Monday, April 13, 2015

{This and That}



Happy Easter, friends!  I know I'm late in sharing these, but I can't resist.  And after all, Easter is a season. ;)  Did you have a blessed octave?

We took Holy Week and Easter Week off of school completely, but this morning we're back with a modified and very light summer schedule.  I'll share more about that soon!

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I mentioned the kids' Easter baskets were full of books, but we did have some other goodies too: frisbees, socks, a wee bit of candy, Schleich animals, and these pencil boxes for my school-aged kids:


I'm not sure why I never thought of this before, but instead of having to grab a pencil, eraser, pen, and their shared colored pencil box before binder work each morning (and arguing discussing whose is whose instead of getting right down to work), each child now has a personal box with a complete set.  We keep them by the dining table (where they do their schoolwork) rather than in by the kitchen table (where we keep the rest of the art supplies), so they're easy to grab and get started.  It's the little things, right?

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A couple weekends ago I did the seasonal clothing switch-out, one of my most dreaded chores.  Our standard uniform for girls around the house is long-sleeved knit dress with leggings for winter and short-sleeved knit dress with capri leggings for the summer.  For little ones, knit dresses are so easy to find, but for my 8yo daughter, it is now a challenge.  But after lots of looking, I found my perfect play dress for the right price: these from LL Bean.  I bought three to get us through the summer.  I want to wait and see how much fading/pilling there ends up being by fall, but so far, so good!

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Looking for a boost in education reading to get you through the rest of the school year?  Some of my favorites from the past few weeks:

A Manifesto for Liberal Education
What the English of Shakespeare, Beowulf, and King Arthur Actually Sounded Like
On the Strange Squid Near at Hand
Why America's Obsession with STEM Education is Dangerous
Chesterton and the Meaning of Education

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Last weekend, our local library had its annual chamber music performance.  Afterward, they allow the children to come up and try half- or quarter-sized versions of the string instruments.  Now Gianna is dying to take cello and Vincent violin.  Even Xavier made himself a paper violin and has been madly playing around the house.  I told them we'll see after a few more years of piano.


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From my early-morning hill run this past weekend:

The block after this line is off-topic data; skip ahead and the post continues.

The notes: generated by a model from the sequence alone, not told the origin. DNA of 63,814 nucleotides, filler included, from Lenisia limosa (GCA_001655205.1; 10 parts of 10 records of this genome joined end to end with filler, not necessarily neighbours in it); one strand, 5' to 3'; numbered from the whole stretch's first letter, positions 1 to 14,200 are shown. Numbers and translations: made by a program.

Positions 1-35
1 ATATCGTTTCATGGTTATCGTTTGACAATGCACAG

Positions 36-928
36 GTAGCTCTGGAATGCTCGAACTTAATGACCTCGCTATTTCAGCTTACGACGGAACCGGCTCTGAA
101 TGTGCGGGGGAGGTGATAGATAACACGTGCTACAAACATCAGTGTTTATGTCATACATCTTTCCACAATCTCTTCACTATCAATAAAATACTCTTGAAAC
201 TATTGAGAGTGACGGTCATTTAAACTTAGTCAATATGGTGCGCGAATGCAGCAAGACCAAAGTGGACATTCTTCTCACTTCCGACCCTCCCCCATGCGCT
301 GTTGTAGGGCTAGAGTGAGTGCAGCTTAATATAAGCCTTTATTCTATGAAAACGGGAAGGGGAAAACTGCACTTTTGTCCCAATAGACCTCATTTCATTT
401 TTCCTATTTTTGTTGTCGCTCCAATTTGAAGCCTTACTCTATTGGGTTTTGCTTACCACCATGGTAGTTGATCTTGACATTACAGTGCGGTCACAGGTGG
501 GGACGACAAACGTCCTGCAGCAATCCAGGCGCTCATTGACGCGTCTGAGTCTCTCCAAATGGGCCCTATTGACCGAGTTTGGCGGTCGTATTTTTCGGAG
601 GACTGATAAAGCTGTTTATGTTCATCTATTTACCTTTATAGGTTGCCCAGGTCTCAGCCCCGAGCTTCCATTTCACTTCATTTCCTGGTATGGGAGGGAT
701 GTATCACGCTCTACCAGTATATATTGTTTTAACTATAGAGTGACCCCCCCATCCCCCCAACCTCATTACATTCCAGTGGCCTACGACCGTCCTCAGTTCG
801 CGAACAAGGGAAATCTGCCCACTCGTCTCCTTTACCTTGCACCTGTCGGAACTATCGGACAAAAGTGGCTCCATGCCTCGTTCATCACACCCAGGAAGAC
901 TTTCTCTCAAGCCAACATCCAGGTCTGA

I see more wildflowers on our running group's various hill routes than I do on our nature study outings!  It's too bad I'm, you know, running and can't exactly stop to take photo after photo, but we saw 25-30 different varieties last week, if I had to guess.  It's prime time for flowers here and the elevation plus the remoteness of our usual trails means lots of diversity and color.

I did come home with a snip of Indian paintbrush, a new favorite.  Into the nature journal and then into the flower press!

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I'll be back tomorrow to post the April Keeping Company link-up.  See you then!

4 comments:

  1. Oh my word your children are so stinking cute, Celeste. Thanks for sharing.

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  2. I love the Easter pictures! Your children are adorable.

    We attended a concert where the children were able to touch and try the instruments (they called it an instrument petting zoo, which I thought was a great name for it!) and it was such a great experience. I had hoped to go again this season, but the dates didn't work for us. I'm hoping that I can make it happen next school year though.

    I'm looking forward to checking out some of those links, too! The one about language really caught my eye. My daughter and I have been reading Chaucer and we're having fun with the language and the cadence. I also just bought a recording of Sir Gawain and the Green Knight where there is a modern translation of the poem followed by the the poem read in the original language. I haven't listened to it yet, but I'm looking forward to it!

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    1. Yes, ours was called a petting zoo too. :) The young people that put it on always do a great job and are very good with the kids but also excellent musicians. So happy to have a program like this in our area, even if it's only annually.

      I love reading about linguistics, and particularly the development of English. I can't tell you how many college students I taught that would complain about Shakespeare's "Old English"...until I showed them actual Old English. Suddenly Shakespeare didn't seem so remote. ;) And when I was in grad school, I had to read Chaucer in the original. I totally cheated and used a side-by-side translation because I found it *so* slow-going and I was pressed for time. But that's the kind of thing I would get a real kick out of doing now, and will do I'm sure sometime in the future with the kids.

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